Determine the Annuity Amount

A trustee sends cryptocurrencies to the grantor's public crypto address to make an annuity payment. Once an actuary calculates the annuity amount in standard currency, your trustee would be required to determine the amount of cryptocurrency required to cover the annuity payment.

According to IRS Notice 2014-21, cryptocurrencies qualify as property for tax purposes. For this reason, they would be priced at a value that would be accepted between the willing seller and buyer on the transfer date. The best practices for establishing the worth of the cryptocurrency required to meet the annuity include taking the weighted average of the mean of the highest and lowest crypto values from different crypto exchanges.

Purchasing Cryptocurrency and the Benefits of Having a Good Estate Plan

Cryptocurrency has elements that appeal to some groups of risk-taking traders, speculators, or investors. Due to the semi-anonymous feature of the crypto space, users using cryptocurrencies often have little to no privacy issues when making transactions.

Some of the benefits of cryptocurrencies and having proper estate planning include the following:

  • Decentralization

Cryptocurrencies are decentralized by nature, which eliminates the involvement of central banks. This simplifies and secures the transaction process. However, since there isn't a governing entity for decentralization, cryptocurrencies often encounter legal problems.

Some professionals believe that it could take several years for legislation to catch up with modern-day cryptos. In some instances, cryptocurrency laws do not exist, which makes it even more important to adopt basic security precautions and secure your investments and assets through an estate plan.

  • Using Blockchain Technology

Crypto account holders have fewer reporting obligations for taxes and other types of regulations than those for bank accounts. This in itself has attracted the attention of several investors. Cryptocurrency is based on blockchain technology's distributed ledger, which shields the holders from dangers associated with cyberattacks on financial institutions such as banks.

A proper estate plan should be developed for your digital assets due to the significant implications of blockchain technology. To access your crypto assets, you'll need a private key known as a passcode. A good estate plan that includes pertinent details would ensure that your cryptocurrency investments are secured and accessible to your family.

  • Avoid Probate for Your Family

Avoiding having your family go through the probate process is yet another reason to choose estate planning for your cryptocurrency investments. Contrary to popular belief, knowing stored passwords and accounts is not enough to gain access to digital assets. Instead, you require an estate plan that incorporates current information about your cryptocurrency holdings. Additionally, you don't want your loved ones to go through a lengthy and costly legal probate procedure.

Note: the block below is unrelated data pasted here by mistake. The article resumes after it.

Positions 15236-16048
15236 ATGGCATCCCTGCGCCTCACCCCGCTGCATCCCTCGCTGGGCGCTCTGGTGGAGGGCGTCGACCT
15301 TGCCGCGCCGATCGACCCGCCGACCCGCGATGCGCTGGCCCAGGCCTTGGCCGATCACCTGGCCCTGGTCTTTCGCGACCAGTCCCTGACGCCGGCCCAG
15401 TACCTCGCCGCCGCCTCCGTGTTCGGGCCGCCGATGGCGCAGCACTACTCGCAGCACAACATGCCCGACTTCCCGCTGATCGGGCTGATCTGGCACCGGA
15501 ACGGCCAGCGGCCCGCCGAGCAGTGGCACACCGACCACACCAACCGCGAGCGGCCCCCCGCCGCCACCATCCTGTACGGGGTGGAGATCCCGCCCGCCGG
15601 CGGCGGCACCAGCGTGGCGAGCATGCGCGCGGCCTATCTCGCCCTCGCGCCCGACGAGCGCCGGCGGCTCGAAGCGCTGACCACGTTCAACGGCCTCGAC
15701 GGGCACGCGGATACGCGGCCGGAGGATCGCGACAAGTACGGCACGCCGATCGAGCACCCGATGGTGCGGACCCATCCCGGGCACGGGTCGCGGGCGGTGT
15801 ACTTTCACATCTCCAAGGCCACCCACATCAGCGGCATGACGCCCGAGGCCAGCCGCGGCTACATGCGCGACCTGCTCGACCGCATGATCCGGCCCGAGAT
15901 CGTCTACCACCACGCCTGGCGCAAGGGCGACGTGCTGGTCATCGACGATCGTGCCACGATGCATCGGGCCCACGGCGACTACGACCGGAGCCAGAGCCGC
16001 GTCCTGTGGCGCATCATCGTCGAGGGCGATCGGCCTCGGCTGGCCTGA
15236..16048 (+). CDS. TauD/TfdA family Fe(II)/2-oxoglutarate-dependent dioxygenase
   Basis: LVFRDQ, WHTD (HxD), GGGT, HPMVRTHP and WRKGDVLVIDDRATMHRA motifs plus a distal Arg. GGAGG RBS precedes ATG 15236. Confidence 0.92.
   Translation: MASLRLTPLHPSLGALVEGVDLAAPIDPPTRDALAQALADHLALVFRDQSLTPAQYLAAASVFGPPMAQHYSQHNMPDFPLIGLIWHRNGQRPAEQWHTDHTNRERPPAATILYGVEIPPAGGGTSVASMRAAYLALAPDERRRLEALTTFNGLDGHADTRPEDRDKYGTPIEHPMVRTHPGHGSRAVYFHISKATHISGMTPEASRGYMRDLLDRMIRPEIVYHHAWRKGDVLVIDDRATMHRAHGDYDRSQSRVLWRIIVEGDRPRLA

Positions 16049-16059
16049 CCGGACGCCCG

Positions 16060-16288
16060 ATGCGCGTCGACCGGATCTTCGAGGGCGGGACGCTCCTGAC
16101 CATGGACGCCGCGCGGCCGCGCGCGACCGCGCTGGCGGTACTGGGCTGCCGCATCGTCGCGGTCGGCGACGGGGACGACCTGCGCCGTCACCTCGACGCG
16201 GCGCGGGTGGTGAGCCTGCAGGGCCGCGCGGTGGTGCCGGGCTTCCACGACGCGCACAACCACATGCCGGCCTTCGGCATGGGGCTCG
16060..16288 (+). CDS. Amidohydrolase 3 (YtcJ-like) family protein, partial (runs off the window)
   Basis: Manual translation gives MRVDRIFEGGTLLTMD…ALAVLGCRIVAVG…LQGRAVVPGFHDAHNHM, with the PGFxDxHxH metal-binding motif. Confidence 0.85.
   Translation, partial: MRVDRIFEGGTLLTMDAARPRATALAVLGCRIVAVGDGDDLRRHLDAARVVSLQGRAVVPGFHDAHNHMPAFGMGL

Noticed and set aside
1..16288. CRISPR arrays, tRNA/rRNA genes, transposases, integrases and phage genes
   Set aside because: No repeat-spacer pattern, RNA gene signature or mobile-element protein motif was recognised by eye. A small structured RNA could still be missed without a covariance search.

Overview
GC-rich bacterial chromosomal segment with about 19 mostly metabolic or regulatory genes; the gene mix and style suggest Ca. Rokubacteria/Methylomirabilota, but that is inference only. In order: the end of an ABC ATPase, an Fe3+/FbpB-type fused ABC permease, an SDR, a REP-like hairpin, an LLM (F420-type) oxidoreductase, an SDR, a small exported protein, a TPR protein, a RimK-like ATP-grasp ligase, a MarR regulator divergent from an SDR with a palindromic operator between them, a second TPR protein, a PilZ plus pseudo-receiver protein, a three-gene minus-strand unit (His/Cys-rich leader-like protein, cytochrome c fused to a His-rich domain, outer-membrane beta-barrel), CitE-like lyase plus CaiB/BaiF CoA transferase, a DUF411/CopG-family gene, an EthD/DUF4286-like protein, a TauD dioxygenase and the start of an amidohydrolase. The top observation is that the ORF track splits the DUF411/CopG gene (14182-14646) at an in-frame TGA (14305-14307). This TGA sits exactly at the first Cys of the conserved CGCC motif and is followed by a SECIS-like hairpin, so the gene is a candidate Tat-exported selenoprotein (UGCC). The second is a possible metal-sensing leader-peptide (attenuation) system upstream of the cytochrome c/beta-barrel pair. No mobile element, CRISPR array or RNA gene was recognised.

• Collateral Security and Investment

Individuals have started to embrace cryptocurrencies as a versatile store of wealth. For instance, You can acquire secured loans using cryptocurrencies. Loans secured by cryptocurrencies enable crypto owners to utilize their digital assets without cashing out and possibly suffering unfavorable tax repercussions as a result. Another way to invest in cryptocurrency while avoiding paying taxes is through individual retirement accounts (IRAs) that own 100% of a cryptocurrency-invested LLC.

Using Online Estate Planning Platforms and Tools

When you're dealing with technology, cryptocurrencies, and their effect on your Florida estate plan, you could use an online estate planning tool to prepare a will or establish a new trust. Some systems also exist that provide a comprehensive asset management estate plan centered on digital assets.

In the past, it was considered illegal to transfer private passcodes or other digital public assets to third parties. When you analyze this idea from the perspective of succession planning, you'll discover how vulnerable the family's custody of digital assets could be.

Experienced investors usually spread their cryptocurrency investments and come up with a plan of action in case of illness or loss of life. However, beginners who invest a little amount in cryptocurrencies often lack an estate plan, thus exposing their digital public assets to risk.

Using Cryptocurrency to Make Donations and Gifts

Some people could be interested in giving away cryptocurrencies to lower the income taxes that will be owed on their investments. Even better, by transferring the appreciated cryptocurrency to an eligible charity, the individual can deduct the received amount from his or her income taxes while avoiding taxes on capital gains on the increased value.